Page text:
Edgar Bowers

1924–2000
Edgar Bowers

Edgar Bowers was born in 1924 in Rome, Georgia and earned his BA from the University of North Carolina at Chapel Hill. Drafted into the army during World War II, he was active in the de-Nazification of Germany, and was stationed for a year at Berchtesgaden, Hitler’s retreat in the Alps. After the war, he earned his MA and PhD from Stanford, where he studied closely with Yvor Winters. Both his experiences of Europe during the war and the influence of Winters can be detected in his poems, which are known for their formal control and metaphysical subject matter. Spare and compact, and frequently dealing with loss, memory, and art, Bower's poems were described by Clive Wilmer in the Guardian as "marked by extreme aesthetic refinement and an intense feeling for the mystery of things.”

Declared one of the 20th century’s masters by Harold Bloom, Bowers published five books of poetry in his lifetime: The Form of Loss (1956), The Astronomers (1965), Living Together (1973), Witnesses (1981), For Louis Pasteur (1990), which won the Bollingen Prize, and Collected Poems (1997). Though Bowers was openly gay, his poetry’s stylish formalism and reticence about personal matters tended to obscure his personal life. Over the course of his career his poetry’s strict formalism loosened. Writing of Bowers’s later books, Wilmer noted: “these are short meditations, hospitable to casual observation, bits of quirky humour and conversational phrases. They are sometimes allusive and appear discontinuous. But closer reading reveals the same Jamesian feeling for elaborations of syntax, and an underlying thread of rational argument. The emphasis is more social than personal, in particular a concern for the fragmentation and casual nihilism of post-modern society.”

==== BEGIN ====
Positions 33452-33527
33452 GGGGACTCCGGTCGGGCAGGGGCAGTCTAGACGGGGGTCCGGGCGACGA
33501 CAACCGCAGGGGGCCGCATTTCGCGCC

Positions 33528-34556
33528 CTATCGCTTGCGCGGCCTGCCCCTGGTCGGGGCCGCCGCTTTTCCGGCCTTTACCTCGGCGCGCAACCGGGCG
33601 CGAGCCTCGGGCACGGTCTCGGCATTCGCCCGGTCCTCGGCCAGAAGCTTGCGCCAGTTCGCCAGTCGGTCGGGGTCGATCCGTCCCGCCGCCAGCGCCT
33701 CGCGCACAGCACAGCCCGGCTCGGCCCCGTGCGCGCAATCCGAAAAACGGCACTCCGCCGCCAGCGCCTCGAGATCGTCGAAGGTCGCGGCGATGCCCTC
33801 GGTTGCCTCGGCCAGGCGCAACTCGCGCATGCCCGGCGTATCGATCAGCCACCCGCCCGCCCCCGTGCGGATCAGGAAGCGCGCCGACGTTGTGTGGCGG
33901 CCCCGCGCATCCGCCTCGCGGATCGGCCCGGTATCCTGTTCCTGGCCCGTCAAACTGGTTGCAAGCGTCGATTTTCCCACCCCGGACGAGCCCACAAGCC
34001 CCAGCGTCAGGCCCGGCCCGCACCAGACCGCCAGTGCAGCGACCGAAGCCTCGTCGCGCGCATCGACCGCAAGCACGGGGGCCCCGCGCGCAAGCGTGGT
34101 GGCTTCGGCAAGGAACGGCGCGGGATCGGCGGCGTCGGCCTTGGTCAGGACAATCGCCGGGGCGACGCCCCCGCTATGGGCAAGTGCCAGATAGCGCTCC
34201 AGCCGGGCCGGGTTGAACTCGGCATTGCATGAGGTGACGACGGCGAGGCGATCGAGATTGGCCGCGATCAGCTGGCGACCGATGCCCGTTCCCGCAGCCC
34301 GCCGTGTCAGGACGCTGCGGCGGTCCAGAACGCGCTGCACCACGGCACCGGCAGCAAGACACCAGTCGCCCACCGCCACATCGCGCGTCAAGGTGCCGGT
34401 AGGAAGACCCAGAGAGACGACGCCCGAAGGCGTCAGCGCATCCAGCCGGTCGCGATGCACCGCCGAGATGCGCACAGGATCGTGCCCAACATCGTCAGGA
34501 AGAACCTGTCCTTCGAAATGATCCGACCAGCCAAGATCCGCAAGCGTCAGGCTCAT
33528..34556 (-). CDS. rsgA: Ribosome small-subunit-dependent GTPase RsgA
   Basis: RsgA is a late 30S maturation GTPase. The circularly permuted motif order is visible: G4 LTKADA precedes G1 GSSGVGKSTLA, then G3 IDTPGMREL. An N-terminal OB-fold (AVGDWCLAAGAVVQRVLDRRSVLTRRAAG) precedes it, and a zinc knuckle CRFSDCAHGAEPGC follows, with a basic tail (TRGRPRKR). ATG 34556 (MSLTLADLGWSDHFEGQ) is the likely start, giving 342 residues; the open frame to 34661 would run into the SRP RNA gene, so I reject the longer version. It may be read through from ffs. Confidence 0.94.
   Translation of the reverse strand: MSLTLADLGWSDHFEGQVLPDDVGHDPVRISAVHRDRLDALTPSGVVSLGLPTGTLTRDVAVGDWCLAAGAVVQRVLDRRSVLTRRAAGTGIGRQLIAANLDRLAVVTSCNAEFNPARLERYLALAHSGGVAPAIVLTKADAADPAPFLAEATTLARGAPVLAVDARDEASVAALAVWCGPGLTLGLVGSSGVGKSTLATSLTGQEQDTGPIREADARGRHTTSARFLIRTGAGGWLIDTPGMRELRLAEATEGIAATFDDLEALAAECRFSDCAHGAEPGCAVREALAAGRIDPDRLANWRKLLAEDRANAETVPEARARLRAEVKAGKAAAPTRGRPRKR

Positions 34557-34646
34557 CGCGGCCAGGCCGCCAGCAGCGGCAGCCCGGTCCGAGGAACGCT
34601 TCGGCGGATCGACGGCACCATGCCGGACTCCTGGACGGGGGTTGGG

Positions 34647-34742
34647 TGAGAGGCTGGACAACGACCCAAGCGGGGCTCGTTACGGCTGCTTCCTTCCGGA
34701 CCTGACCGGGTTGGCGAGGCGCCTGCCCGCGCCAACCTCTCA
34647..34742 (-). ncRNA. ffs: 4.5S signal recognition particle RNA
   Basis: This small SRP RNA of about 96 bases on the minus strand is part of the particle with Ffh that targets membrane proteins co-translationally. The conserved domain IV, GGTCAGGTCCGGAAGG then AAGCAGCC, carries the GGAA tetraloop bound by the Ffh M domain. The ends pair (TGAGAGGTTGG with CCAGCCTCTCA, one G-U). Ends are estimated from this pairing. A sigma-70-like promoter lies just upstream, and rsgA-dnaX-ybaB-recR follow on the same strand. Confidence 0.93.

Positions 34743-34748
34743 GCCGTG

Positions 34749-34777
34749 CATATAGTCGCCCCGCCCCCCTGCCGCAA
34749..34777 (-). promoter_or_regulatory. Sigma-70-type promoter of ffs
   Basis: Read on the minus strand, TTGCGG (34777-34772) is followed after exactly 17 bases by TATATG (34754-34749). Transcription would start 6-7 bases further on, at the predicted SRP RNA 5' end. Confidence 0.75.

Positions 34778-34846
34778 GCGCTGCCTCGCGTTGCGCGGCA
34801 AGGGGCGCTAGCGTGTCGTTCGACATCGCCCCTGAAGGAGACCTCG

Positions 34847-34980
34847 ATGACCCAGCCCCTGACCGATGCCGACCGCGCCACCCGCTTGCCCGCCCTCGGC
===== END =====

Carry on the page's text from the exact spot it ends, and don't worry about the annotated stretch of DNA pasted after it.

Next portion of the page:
In addition to the Bollingen Prize, Bowers was twice awarded fellowships from the Guggenheim Foundation. He taught for much of his career at the University of California-Santa Barbara. He retired from teaching in 1991 and moved to San Francisco, where he lived until his death in 2000. In 2003, UCLA hosted a conference and exhibit in Bowers’s honor.


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